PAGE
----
Article Open Access

Design of Oscillatory Networks through Post-translational Control of Network Components

Synthetic Biology and Engineering. 2023, 1(1), 10004;
Systems, Synthetic, and Physical Biology Graduate Program, Rice University, Houston, TX 77005, USA
Department of Bioengineering, Rice University, Houston, TX 77005, USA
Department of Chemical & Biomolecular Engineering, Rice University, Houston, TX 77005, USA
Department of BioSciences, Rice University, Houston, TX 77005, USA
Authors to whom correspondence should be addressed.

Received: 12 Nov 2022    Accepted: 27 Feb 2023    Published: 13 Mar 2023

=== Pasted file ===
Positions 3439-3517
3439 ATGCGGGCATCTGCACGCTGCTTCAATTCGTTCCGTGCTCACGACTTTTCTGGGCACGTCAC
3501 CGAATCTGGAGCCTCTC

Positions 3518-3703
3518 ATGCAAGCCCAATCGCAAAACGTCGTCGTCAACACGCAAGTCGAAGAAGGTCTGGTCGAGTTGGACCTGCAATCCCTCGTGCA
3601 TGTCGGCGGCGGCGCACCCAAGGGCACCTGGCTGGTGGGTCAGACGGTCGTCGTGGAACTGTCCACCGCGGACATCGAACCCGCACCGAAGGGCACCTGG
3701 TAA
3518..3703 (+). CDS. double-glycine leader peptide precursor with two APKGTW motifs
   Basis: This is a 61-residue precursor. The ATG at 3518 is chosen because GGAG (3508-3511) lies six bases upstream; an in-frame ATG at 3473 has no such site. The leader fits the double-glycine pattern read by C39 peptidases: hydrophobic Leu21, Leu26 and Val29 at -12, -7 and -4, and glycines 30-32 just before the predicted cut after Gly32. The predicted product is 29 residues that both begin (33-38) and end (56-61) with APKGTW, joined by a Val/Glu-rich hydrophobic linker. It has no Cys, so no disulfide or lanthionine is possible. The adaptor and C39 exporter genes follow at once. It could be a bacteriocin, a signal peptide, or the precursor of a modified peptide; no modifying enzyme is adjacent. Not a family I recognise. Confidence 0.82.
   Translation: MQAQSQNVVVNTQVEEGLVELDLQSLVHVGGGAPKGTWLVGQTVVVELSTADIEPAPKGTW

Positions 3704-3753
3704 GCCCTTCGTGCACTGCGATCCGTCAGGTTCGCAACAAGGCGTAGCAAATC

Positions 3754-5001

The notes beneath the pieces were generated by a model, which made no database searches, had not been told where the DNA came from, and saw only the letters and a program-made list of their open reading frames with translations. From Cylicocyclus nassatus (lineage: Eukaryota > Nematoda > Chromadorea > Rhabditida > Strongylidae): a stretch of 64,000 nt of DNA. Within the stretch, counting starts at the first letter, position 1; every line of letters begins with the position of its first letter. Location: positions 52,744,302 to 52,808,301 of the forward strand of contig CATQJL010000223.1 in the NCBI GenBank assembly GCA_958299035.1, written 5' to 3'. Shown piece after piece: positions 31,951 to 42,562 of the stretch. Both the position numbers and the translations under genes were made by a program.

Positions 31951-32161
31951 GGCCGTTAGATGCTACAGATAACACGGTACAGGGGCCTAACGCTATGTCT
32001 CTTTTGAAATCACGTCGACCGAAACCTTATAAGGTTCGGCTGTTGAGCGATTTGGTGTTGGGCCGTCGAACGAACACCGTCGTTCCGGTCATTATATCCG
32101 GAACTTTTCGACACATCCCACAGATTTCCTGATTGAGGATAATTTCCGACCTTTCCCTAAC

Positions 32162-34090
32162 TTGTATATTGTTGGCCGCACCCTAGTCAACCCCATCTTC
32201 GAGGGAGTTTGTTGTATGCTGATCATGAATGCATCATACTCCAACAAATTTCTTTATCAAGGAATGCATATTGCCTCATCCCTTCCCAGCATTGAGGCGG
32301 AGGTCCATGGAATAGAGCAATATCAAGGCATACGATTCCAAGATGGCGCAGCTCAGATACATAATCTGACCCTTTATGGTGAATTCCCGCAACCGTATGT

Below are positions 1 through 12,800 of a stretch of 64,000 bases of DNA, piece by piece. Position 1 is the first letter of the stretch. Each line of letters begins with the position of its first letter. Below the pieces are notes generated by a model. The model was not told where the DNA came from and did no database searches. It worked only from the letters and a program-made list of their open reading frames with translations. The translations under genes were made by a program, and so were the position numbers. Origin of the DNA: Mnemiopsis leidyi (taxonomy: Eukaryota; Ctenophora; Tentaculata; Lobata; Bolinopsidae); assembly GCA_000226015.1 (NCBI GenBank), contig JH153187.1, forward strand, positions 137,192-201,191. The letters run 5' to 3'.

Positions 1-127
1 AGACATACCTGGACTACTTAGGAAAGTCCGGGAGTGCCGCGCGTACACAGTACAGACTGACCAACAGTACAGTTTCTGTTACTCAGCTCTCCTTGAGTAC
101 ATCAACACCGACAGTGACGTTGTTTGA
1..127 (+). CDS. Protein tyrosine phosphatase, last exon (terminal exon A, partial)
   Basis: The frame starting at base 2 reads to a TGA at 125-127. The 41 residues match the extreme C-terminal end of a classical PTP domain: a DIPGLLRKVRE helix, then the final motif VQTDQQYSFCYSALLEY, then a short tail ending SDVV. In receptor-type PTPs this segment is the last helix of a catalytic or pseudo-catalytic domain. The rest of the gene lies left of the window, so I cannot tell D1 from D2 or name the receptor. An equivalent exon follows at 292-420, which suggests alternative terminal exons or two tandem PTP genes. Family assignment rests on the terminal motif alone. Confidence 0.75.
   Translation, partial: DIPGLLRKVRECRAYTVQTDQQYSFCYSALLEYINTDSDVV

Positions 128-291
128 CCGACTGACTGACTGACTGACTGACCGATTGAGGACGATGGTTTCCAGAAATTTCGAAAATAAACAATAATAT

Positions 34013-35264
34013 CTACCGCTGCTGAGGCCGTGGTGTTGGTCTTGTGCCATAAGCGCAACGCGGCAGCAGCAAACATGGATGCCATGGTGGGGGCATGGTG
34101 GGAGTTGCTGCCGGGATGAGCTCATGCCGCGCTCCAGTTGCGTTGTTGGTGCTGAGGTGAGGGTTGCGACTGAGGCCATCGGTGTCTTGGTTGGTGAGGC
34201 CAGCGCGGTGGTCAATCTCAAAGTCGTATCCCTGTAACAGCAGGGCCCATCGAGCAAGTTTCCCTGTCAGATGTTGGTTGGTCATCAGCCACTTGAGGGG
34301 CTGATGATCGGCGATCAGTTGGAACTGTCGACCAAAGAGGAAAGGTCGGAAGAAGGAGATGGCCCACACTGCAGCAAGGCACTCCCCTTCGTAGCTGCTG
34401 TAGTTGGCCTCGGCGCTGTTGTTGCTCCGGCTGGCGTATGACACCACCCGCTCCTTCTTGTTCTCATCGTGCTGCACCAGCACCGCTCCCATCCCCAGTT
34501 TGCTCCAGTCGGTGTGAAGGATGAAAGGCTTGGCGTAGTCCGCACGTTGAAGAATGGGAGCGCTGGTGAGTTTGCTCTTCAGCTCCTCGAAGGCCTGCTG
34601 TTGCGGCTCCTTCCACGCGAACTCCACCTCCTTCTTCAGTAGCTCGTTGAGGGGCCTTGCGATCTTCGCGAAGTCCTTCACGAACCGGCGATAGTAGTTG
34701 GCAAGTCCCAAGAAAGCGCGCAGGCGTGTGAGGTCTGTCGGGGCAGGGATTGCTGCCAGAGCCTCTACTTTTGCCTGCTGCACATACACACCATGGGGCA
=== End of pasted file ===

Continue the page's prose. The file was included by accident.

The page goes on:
Many essential functions in biological systems, including cell cycle progression and circadian rhythm regulation, are governed by the periodic behaviors of specific molecules. These periodic behaviors arise from the precise arrangement of components in biomolecular networks that generate oscillatory output signals. The dynamic properties of individual components of these networks, such as maturation delays and degradation rates, often play a key role in determining the network's oscillatory behavior. In this study, we explored the post-translational modulation of network components as a means to generate genetic circuits with oscillatory behaviors and perturb the oscillation features. Specifically, we used the NanoDeg platform—A bifunctional molecule consisting of a target-specific nanobody and a degron tag—to control the degradation rates of the circuit’s components and predicted the effect of NanoDeg-mediated post-translational depletion of a key circuit component on the behavior of a series of proto-oscillating network topologies. We modeled the behavior of two main classes of oscillators, namely relaxation oscillator topologies (the activator-repressor and the Goodwin oscillator) and ring oscillator topologies (repressilators). We identified two main mechanisms by which non-oscillating networks could be induced to oscillate through post-translational modulation of network components: an increase in the separation of timescales of network components and mitigation of the leaky expression of network components. These results are in agreement with previous findings describing the effect of timescale separation and mitigation of leaky expression on oscillatory behaviors. This work thus validates the use of tools to control protein degradation rates as a strategy to modulate existing oscillatory signals and construct oscillatory networks. In addition, this study provides the design rules to implement such an approach based on the control of protein degradation rates using the NanoDeg platform, which does not require genetic manipulation of the network components and can be adapted to virtually any cellular protein. This work also establishes a framework to explore the use of tools for post-translational perturbations of biomolecular networks and generates desired behaviors of the network output.


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